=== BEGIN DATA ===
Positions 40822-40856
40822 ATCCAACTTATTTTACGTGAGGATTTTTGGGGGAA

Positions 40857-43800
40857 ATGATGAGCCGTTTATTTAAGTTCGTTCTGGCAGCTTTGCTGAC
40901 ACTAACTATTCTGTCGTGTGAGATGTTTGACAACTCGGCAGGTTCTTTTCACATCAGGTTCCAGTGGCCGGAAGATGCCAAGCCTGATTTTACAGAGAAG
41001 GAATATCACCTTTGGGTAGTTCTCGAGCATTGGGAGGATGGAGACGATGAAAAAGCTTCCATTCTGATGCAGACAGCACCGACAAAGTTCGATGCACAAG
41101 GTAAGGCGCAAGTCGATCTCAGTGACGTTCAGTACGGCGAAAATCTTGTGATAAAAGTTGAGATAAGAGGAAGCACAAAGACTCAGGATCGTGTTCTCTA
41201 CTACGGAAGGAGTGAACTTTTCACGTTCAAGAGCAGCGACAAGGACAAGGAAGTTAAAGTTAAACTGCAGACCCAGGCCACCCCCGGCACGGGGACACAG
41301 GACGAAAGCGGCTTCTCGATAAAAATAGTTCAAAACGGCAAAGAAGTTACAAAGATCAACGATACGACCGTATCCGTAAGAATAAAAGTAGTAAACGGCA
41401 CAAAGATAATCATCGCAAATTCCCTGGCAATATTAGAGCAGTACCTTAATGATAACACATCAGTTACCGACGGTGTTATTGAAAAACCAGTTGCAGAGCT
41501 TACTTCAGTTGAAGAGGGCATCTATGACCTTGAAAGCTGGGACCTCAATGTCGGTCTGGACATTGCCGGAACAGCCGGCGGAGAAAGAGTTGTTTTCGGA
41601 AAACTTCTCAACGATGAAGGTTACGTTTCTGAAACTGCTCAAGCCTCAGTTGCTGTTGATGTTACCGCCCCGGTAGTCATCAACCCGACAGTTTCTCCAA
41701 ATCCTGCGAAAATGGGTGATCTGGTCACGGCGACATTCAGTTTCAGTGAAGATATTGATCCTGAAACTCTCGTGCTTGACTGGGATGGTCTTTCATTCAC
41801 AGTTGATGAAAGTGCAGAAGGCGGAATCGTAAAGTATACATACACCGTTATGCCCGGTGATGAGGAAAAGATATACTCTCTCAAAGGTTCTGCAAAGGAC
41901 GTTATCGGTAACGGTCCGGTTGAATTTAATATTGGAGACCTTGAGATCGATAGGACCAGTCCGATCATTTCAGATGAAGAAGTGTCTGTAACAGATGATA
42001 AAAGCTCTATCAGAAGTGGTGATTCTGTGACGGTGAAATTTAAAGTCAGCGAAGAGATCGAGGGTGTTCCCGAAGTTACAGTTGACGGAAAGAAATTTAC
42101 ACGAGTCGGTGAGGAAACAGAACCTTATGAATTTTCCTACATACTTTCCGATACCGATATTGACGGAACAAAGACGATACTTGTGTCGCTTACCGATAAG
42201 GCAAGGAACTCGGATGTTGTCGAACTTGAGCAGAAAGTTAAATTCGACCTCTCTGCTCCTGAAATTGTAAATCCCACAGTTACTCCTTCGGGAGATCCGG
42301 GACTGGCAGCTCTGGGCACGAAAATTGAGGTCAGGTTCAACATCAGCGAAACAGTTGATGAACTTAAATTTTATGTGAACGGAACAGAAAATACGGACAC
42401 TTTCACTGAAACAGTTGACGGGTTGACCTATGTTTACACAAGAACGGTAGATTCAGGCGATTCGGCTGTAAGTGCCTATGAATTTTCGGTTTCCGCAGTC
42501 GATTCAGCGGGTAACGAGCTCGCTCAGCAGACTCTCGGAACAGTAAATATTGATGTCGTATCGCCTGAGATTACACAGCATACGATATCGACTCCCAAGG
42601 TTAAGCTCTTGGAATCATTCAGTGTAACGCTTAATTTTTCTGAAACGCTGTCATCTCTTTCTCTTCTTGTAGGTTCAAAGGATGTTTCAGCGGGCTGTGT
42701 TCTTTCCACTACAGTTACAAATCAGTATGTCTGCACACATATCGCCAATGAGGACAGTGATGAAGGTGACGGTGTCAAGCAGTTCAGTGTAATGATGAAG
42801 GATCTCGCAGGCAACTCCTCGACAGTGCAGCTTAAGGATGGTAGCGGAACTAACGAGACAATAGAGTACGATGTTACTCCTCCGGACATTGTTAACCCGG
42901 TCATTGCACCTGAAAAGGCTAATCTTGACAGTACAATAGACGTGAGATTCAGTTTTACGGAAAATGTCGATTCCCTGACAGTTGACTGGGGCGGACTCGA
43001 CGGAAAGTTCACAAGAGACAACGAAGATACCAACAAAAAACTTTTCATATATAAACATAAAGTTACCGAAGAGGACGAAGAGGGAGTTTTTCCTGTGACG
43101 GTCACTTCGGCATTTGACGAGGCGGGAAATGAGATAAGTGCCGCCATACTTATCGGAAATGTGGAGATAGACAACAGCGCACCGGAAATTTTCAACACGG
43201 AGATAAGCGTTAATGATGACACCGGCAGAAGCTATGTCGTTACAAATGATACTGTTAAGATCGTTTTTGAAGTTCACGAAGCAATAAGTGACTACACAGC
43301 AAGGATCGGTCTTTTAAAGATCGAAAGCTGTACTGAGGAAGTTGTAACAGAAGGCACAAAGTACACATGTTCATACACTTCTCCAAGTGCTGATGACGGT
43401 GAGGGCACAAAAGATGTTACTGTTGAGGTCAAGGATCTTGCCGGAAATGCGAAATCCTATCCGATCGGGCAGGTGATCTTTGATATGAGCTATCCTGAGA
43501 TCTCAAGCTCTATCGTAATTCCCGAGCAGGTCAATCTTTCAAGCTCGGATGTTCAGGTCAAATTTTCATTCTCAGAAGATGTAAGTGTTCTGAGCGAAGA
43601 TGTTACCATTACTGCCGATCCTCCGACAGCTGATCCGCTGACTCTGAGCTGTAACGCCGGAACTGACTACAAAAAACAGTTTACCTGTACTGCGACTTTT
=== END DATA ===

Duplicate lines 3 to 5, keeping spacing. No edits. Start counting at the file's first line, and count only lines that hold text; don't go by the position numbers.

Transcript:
Positions 40857-43800
40857 ATGATGAGCCGTTTATTTAAGTTCGTTCTGGCAGCTTTGCTGAC
40901 ACTAACTATTCTGTCGTGTGAGATGTTTGACAACTCGGCAGGTTCTTTTCACATCAGGTTCCAGTGGCCGGAAGATGCCAAGCCTGATTTTACAGAGAAG